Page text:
Saturday, March 31, 2012

Developing the Abstract Eye

The main reason for our inability to experience Spiritual Reality, is our conceptualization/objecti-fication of the World, and at the foundation of this is our identification with Ego – our “separate” selves. We perceive Reality as objects, and we think of ourselves as objects. This can be overcome.

We mentally (and largely unconsciously) wrap all we perceive in layers upon layers of concepts. These wrappings are not only the words and ideas we superimpose upon all things, but also the emotions and opinions that go with them. In such a way Truth is veiled from our eyes and souls. The world we see is a reflection of the world in our minds. Instead of receiving what IS, we perceive what we have learned and our self-centered relationships to it.

How then, can we remove this obstacle to the Light? Well, why not look at abstract art? In figurative works of art, there are often a story-line taking place in time and space, and there tend to be objects which we know by name and experience. Looking at such a piece we find ourselves go into thoughts and memories. We might ask ourselves what the image is about, and what it means? In either case, the forms in figurative art are familiar to us, and they are hard to watch with the pure and virgin gaze we need develop for spiritual progress.

When we behold non-figurative and abstract art, the game is very different. Here, the nameless, unknown, or uncertain forms, do not as easily give rise to conceptual thinking. They may suggest or remind us of objects we know, but abstract works lend themselves a lot better to an open mind. The trick is to keep the verdict at bay, and to let things remain what they are – unknown. While our minds struggle to understand what they see (in the “meaningless” jumble of color and form), we should give them a fight, and let the work remain abstract – keep it in the shadows of Mystery.

Even if we succeed in doing so, we typically fall into another trap, which is that of judgment. We like this, we don't like that, we would have preferred it another way, or we are disturbed by a lack of balance, too much pink, the frame, or any other of a million reasons. Here is where we must be vigilant. Whenever we notice these judgments, we should try to let them go, and re-focus our gaze on the art before us. Remember, we want to see what IS, and get away from what we THINK about it. This may of course take some practice.

The mechanisms of mind, including the Ego itself, are much like little children. When we give them a finger, they are happy for a while, but will soon start bothering us about the rest of the hand. It is fortunately also true, that if we ignore them, they will raise their voices for some time, but eventually quiet down. With no confirmation at all, they turn all silent and crawl into a corner somewhere.

As we become experienced with watching abstract art, we tend to discover other pleasures, than those previously known to us. There arises a joy in watching the balance of composition by itself, and the play of simple fields of color, and brush-strokes, are suddenly enough to bring great and satisfying experiences. The openness and suggestive power of nameless forms is a great adventure to the mind, and we learn how to receive the artwork without interpretation. This is a great step. Those of us who have learned this skill, have a great tool when tracking the steps of The Lord, and those who doesn't might still have some leads on where (how) to look.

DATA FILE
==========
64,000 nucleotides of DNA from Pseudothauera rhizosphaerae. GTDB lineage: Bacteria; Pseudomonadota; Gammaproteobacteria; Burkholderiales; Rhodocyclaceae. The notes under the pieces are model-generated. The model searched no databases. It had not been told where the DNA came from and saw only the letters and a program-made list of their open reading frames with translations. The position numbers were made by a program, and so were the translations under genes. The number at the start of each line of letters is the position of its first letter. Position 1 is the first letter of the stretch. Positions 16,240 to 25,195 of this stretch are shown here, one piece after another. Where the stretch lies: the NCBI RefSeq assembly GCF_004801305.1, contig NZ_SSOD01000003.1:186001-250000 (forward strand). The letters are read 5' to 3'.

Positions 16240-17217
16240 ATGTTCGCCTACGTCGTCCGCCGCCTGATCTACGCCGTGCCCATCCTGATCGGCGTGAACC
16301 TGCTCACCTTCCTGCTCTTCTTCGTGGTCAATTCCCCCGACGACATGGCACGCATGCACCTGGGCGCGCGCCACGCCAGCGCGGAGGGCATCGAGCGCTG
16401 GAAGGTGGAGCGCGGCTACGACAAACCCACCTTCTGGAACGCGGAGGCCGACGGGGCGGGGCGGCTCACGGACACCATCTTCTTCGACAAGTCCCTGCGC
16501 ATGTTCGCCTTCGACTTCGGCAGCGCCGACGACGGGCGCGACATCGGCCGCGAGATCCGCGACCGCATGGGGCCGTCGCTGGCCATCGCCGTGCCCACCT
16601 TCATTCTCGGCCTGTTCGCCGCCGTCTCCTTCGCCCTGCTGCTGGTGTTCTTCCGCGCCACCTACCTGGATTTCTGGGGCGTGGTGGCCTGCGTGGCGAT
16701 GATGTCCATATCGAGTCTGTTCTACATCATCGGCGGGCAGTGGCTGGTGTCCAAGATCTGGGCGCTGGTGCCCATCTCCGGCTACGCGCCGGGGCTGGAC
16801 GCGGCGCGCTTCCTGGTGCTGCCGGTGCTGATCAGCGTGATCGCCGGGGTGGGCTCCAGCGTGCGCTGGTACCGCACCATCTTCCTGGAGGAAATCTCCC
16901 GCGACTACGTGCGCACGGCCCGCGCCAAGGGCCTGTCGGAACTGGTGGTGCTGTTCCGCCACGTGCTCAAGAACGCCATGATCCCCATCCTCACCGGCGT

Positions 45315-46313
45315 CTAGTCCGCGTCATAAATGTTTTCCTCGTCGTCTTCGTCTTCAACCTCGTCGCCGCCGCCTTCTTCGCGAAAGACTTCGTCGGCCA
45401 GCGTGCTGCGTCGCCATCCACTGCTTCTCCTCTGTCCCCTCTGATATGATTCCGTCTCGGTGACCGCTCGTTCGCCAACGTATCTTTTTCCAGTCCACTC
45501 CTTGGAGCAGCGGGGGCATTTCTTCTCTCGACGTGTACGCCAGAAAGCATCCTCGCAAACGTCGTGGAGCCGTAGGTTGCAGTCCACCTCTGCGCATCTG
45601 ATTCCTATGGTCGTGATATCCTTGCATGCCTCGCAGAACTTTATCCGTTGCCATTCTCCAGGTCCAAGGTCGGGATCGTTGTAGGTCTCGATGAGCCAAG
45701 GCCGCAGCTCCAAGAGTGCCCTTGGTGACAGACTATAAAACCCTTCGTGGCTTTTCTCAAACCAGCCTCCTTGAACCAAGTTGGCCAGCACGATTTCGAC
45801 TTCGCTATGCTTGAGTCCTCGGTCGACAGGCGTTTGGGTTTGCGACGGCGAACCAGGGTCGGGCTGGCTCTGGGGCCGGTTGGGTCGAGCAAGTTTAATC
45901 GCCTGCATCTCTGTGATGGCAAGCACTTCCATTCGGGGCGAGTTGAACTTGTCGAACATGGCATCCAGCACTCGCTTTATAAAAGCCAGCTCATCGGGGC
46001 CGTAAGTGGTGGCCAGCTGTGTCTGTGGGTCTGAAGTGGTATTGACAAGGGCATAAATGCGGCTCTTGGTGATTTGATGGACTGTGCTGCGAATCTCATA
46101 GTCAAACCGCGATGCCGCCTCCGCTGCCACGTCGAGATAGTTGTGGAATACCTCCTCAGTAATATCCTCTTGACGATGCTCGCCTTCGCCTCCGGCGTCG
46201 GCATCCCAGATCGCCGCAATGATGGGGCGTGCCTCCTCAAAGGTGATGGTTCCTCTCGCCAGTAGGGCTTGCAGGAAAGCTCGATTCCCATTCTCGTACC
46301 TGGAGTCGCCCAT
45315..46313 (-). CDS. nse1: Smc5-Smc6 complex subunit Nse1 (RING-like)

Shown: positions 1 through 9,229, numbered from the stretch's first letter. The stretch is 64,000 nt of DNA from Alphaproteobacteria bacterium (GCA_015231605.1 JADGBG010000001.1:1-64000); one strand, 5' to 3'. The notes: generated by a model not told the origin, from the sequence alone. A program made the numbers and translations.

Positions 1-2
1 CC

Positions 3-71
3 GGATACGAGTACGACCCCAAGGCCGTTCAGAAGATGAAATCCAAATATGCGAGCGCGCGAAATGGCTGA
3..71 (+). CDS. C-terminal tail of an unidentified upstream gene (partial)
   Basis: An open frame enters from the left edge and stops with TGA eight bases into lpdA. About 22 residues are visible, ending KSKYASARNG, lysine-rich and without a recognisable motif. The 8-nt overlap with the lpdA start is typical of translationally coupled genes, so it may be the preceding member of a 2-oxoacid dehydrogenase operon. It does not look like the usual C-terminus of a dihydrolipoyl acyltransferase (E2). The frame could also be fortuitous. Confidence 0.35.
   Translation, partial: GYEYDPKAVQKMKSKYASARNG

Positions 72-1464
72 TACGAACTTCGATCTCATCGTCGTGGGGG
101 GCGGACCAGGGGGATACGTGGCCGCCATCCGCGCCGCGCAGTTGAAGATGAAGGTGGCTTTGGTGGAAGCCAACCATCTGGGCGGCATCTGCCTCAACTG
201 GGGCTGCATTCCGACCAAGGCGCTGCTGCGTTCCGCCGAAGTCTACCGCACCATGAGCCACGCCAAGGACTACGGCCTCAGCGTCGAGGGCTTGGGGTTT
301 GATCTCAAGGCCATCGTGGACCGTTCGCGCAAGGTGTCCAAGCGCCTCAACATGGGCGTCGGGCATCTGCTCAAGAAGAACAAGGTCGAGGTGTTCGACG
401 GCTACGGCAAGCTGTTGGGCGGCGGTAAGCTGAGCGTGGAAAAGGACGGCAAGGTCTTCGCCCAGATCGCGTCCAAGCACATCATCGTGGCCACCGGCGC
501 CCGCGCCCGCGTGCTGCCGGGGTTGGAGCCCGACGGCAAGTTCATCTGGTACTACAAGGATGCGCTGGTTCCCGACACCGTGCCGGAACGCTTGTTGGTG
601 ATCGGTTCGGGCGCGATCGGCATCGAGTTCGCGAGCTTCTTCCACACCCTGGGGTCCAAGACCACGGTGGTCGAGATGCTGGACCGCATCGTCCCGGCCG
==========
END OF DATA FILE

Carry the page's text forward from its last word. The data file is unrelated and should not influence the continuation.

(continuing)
Now let's leave the gallery and go for a meditative walk in nature. While we see trees, bushes, rocks, sky, lakes, and all the other things we know, we can learn how look at them as we do an abstract piece of art. Think of them not as these things you have knowledge about, but perceive them as patches of form and color that together make up the undivided weave of reality – the very fabric of Creation. We are so accustomed to evaluate and judge that, even were we to walk through untouched lands, most of us would fall into these habits of “too barren, too dense, too green, too chaotic, too murky, etc”.

Allow me therefore to repeat: The world is not a piece of art for you to judge as a critic. It is not a meal cooked to please your personal taste. The world wasn't molded to suit your specific body or mind. The world is the reality from which you have grown, just like the straws of grass on the ground. For you to even think about judging it, or having opinions about it, is great and swollen pride. For millions of years it has prevailed, silently, perfectly, until right now, when you and I come here and start uttering our preferences, as if they somehow mattered. Who cares if we dislike the autumn, if we find birches more pleasant than spruce, or robins more likeable than crows? Life is not about our opinions. If we can bring ourselves to understand that, we may also be able to behold nature (and art, and people) with less of a labeling and judgmental gaze. Again, it is about being receptive to what is. It is about listening with our eyes, and to do so as if all the forms of life were equally important.

If we practice this, and continue to do so, there is a great chance that the Lord will let His Presence be known to us. All things in Nature sing His tune, and when we become aware of that, we also hear that same voice answering from within. That's the first step of true freedom, and a spring of deep and saturating joy. Whenever we make an effort to listen, we can now make out the Piper's flute on the wind, unwrapping the veils of Paradise, and its piercing benevolent Beauty!

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